Happy 2008. If you are traveling today (as are many other people), keep in mind to carry your loose lithium batteries with you instead of tucked away in your checked luggage.
The new US Department of Transportation (D.O.T.) regulations took effect yesterday (January 1, 2008) restrict how airline passengers transport lithium batteries, which are in everything from digital cameras to laptop computers and many portable consumer electronics.
From now on, you’ll have to carry them in your carry-on luggage rather than in your checked baggage. Keep stocked up on Ziplock bags, as any loose batteries in your carry-on bags should be stored in plastic bags. This should, the D.O.T. reasons, should reduce the risk of fires resulting from lithium batteries.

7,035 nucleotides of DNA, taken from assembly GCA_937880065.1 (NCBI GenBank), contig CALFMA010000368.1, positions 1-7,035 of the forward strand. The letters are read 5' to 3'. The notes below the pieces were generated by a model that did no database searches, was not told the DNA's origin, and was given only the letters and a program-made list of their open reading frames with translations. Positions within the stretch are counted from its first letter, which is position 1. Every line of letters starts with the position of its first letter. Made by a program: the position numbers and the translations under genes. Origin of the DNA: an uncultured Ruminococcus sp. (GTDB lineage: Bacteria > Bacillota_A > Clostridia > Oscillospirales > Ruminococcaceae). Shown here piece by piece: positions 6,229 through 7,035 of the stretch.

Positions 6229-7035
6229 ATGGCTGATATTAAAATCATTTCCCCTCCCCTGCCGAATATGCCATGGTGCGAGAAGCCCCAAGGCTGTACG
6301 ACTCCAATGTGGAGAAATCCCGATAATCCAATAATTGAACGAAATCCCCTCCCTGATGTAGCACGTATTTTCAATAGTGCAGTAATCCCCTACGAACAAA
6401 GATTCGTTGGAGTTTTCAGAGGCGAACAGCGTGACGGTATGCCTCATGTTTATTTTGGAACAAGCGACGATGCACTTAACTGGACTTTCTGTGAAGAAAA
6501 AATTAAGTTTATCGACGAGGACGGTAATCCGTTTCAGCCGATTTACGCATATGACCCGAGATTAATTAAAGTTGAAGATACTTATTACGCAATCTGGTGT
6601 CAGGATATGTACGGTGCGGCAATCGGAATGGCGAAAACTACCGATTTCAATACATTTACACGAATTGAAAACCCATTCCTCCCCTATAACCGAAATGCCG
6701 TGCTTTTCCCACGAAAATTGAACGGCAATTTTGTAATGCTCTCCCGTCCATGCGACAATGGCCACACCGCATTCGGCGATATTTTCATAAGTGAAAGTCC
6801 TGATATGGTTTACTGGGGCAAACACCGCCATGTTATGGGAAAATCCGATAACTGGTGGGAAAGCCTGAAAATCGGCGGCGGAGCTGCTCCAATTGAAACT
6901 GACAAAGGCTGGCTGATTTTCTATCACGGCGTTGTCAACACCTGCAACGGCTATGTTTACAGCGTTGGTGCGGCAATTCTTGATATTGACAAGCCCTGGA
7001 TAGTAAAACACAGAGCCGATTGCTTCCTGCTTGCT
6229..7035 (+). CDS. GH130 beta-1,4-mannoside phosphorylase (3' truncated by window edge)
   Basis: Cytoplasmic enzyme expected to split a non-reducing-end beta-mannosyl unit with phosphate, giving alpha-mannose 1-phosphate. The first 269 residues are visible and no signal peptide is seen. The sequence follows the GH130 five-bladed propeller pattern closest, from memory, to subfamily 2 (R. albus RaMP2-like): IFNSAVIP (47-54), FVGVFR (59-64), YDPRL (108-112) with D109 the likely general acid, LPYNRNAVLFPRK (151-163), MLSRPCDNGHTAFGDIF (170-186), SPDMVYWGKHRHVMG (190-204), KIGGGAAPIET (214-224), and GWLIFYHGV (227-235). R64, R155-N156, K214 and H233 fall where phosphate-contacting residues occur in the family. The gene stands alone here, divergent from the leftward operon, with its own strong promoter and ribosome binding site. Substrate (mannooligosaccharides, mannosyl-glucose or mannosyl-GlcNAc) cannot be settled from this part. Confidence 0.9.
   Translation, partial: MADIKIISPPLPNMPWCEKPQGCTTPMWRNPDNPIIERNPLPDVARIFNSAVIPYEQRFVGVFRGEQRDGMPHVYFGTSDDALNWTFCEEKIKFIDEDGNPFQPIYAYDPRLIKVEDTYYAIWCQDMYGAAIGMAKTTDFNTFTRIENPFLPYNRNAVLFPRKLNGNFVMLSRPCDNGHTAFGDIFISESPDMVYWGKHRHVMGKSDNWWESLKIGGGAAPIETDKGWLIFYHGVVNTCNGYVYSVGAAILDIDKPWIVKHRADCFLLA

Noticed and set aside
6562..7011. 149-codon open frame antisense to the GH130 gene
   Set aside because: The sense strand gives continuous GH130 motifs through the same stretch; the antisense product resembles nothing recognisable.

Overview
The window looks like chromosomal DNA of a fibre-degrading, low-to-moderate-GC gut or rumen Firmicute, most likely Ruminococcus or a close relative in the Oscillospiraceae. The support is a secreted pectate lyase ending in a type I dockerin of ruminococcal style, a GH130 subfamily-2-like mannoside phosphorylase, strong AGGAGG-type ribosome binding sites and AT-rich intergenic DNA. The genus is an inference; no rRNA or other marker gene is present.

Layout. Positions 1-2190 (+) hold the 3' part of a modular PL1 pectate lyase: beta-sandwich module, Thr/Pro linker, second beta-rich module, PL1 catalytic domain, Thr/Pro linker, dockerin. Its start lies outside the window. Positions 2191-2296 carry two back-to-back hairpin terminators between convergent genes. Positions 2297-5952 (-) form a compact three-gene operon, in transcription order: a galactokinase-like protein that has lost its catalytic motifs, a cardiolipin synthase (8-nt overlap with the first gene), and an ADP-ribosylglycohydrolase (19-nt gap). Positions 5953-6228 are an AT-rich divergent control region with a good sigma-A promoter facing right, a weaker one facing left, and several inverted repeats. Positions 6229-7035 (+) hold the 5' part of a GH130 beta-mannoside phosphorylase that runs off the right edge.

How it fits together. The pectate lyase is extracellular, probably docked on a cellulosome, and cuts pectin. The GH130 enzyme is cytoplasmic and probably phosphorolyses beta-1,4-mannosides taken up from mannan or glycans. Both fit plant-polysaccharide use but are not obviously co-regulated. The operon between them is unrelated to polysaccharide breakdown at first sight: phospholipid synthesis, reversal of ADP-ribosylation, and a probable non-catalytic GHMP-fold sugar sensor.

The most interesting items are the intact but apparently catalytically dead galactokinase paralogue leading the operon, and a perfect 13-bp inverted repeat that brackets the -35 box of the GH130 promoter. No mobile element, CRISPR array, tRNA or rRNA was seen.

As noted in several stories, the new rules also limit the number of batteries you can carry on the airplane: the rule limits you to just two additional rechargeable lithium batteries not installed in a device. So, if you travel cross-country and need more than two, consider a larger, extended life battery.
Of course, if you have luck as I had over the holidays, this is a better idea, given that our airline lost one piece of our luggage on a non-stop flight.
There is an exception, of course: batteries are allowed in checked baggage when installed in a device.
Details: As I learned from the article by Andrew Hickey at CMP Channel, the D.O.T. states that…
“spare batteries can only be carried on if they contain up to 8 grams of lithium content… Lithium metal batteries have a limit of 2 grams of lithium metal, regardless of whether they’re carried as spares or installed in a device.”
That limit seems to be the case in most portable electronic batteries.